2. You will consolidate a valuable relationship. Never underestimate that. The Chinese idea of Guanxi can work in other countries too. You know the old saying: "It's not what you know but who you know that counts."

Ever thought of teaching people how to source products in Mexico?:smile2:

Walter
P.S. The flowers were a touch of genius.
 

Bekit

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First @Bekit let me say that I admire your courage and initiative in taking on this challenge, but also I like the way you have conducted the process.

I don't see you being overly trusting and overly gullible in this situation. As I read the behavior of your contact, she came over as trustworthy, and after all, what is she going to gain by selling you another 300 pcs at $3 or $4? She would obviously know that it could put a sour taste in your mouth, and jeopardize future business prospects.

As for the idea of inspecting the goods, I think that if you can do that in person during production it is a good way to go for two reasons:
1. You can confirm: accuracy of meeting your design specs, quality, production capability, plant systems etc. You might also get more ideas, including possibly other product ideas as you see the factory in operation.
2. You will consolidate a valuable relationship. Never underestimate that. The Chinese idea of Guanxi can work in other countries too. You know the old saying: "It's not what you know but who you know that counts."

Ever thought of teaching people how to source products in Mexico?:smile2:

Walter
P.S. The flowers were a touch of genius.
Yay! @Walter Hay I'm so honored that you responded to my post!

Your perspective is helpful. Thank you so much!

As for the idea of inspecting the goods, I think that if you can do that in person during production it is a good way to go
The order will probably be ready in the next two weeks, and there's no way I could arrange to travel in the next two weeks.

I do have a few friends in Mexico, though. Or I could hire a 3rd party service, as Amp suggested.

If I could get someone to go inspect the goods for me, I'm wondering how the logistics of that would look.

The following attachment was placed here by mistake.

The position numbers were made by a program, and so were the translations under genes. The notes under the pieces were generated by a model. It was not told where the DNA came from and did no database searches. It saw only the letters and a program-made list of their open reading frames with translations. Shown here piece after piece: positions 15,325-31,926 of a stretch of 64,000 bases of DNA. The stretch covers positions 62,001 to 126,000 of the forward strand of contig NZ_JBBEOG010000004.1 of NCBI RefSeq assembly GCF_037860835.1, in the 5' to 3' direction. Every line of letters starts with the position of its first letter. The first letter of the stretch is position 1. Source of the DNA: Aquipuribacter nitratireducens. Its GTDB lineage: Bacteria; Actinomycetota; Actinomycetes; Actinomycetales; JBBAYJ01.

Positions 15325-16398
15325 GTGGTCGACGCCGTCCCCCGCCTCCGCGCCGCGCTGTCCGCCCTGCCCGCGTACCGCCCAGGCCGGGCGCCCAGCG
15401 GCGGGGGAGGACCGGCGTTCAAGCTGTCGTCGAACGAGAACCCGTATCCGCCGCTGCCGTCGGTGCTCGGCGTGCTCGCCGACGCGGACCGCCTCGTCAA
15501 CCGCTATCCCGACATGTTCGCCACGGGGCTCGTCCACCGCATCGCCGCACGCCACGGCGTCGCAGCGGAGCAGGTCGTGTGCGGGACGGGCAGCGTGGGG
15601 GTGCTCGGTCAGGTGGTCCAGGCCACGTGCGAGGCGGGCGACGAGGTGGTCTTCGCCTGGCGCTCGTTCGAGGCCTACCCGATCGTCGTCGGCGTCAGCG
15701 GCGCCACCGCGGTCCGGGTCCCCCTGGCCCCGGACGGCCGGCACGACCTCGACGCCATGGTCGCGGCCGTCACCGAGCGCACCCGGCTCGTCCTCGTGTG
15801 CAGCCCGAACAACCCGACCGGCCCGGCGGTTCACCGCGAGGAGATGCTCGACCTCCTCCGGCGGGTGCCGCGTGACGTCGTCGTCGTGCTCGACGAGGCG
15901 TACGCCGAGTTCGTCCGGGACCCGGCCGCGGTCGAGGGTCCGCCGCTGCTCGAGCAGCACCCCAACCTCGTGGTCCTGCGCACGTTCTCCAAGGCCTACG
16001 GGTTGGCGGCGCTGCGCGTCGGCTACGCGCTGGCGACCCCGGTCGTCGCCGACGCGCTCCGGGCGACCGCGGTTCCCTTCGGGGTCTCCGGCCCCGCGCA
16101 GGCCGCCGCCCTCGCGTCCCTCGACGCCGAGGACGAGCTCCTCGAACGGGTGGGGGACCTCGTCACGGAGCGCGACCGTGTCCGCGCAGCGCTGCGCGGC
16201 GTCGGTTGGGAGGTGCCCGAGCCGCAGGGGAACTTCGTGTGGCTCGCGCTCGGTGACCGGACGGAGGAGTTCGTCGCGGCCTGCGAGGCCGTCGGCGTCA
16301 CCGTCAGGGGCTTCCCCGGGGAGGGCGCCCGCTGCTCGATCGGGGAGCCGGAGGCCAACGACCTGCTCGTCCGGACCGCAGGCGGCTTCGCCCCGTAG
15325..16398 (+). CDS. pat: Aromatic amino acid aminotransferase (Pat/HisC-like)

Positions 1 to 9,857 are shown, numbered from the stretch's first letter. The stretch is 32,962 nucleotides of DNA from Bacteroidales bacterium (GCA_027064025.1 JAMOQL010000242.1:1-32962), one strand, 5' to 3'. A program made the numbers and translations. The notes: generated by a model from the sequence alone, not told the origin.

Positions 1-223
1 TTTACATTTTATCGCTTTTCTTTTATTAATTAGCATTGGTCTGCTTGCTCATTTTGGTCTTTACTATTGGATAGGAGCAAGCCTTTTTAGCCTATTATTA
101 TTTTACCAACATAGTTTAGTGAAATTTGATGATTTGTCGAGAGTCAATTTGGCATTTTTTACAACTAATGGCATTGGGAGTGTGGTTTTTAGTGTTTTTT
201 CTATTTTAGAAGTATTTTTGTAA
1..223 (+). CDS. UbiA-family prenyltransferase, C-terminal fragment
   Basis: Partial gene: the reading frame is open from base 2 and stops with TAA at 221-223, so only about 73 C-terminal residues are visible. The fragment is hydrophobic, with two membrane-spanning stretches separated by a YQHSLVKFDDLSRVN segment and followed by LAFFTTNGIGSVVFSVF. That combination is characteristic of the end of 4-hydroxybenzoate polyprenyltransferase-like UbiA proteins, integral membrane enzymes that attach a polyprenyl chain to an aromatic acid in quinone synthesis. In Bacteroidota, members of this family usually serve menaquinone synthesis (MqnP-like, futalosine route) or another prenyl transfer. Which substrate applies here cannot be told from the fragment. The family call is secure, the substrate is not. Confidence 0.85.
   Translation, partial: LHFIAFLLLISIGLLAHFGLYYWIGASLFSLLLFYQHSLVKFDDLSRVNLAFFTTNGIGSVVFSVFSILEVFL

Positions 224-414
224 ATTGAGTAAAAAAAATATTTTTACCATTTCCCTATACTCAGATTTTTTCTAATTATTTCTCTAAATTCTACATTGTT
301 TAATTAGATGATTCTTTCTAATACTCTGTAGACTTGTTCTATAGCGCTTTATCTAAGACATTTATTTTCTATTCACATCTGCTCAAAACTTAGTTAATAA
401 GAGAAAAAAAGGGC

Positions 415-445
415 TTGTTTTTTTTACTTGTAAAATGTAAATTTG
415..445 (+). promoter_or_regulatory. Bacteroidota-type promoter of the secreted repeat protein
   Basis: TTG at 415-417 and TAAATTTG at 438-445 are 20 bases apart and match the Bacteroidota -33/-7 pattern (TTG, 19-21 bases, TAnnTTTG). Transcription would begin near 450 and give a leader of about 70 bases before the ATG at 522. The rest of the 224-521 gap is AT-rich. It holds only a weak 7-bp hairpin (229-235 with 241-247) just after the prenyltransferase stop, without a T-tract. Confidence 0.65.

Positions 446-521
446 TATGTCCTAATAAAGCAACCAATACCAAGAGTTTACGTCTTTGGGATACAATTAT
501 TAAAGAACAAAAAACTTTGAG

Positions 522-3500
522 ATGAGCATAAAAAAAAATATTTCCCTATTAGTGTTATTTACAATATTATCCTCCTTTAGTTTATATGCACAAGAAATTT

If it was a friend, I'm not sure how they would know to verify the quality of what I'm looking for.

If it was a 3rd party service, I'm not sure how to find them, but I guess it wouldn't hurt to google "manufacturing quality inspection service mexico city" and see what comes up and ask for a quote.

I guess I'm also just wondering how to pitch the request to the factory for someone to come by and do an inspection. I don't want it to sound weird to ask for this.

I'm pretty happy with the manufacturing quality of the three samples I've received. I figured there might be some defective ones in the batch, but I haven't actually raised the question of quality control and their guarantee and what happens with defects.

That's an important topic that I just sort of glossed over.

P.S. The flowers were a touch of genius.

Haha - about the flowers...

You'd never believe how hard it is to order flowers in another country! I had to be really persistent.

I called at least 6 different places and emailed 2, spending at least an hour over two days to just find somewhere I could place an order.

Turns out my method was all wrong.

What I did was what I would do if I was ordering something here in the US. I pulled up the factory address on Google maps and then searched for "Florist" near that location.

A bunch of places came up, and I called them one by one.

No answer.

For the ones that had websites, I emailed them.

No answer.

Finally, feeling like I was exhausting my options, I went to Facebook and searched for "florists in Mexico City."

I found a place that had updated their Facebook page in the last 5 hours, so I contacted them. We completed the order over WhatsApp and Paypal, and it was a VERY easy and positive customer experience.

I've never used WhatsApp to interact with a US business in my life. But for both my factory and this florist, it's the most normal thing in the world.

So interesting how cultural and regional differences affect the preferred channels of communication for different people.
 

Bekit

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Guys, just in case you hadn't already figured it out, this is a progress thread of somebody who struggles really, really inexplicably hard to do normal things.

Somebody told me to give up this week.

I was literally given the advice to stop trying to be an entrepreneur, take a $20/hour full-time job, tighten my belt and live on a strict budget, and give up on pursuing things I want (like being able to afford to fix my husband's teeth).

If this had come from some random person, no big deal, just shrug it off. What do they know? They're obviously on the script.

But it was from someone I respect and trust a LOT, someone who knows me very well, someone who cares about my well-being, and someone whose advice has consistently been good (really good) in all kinds of other situations.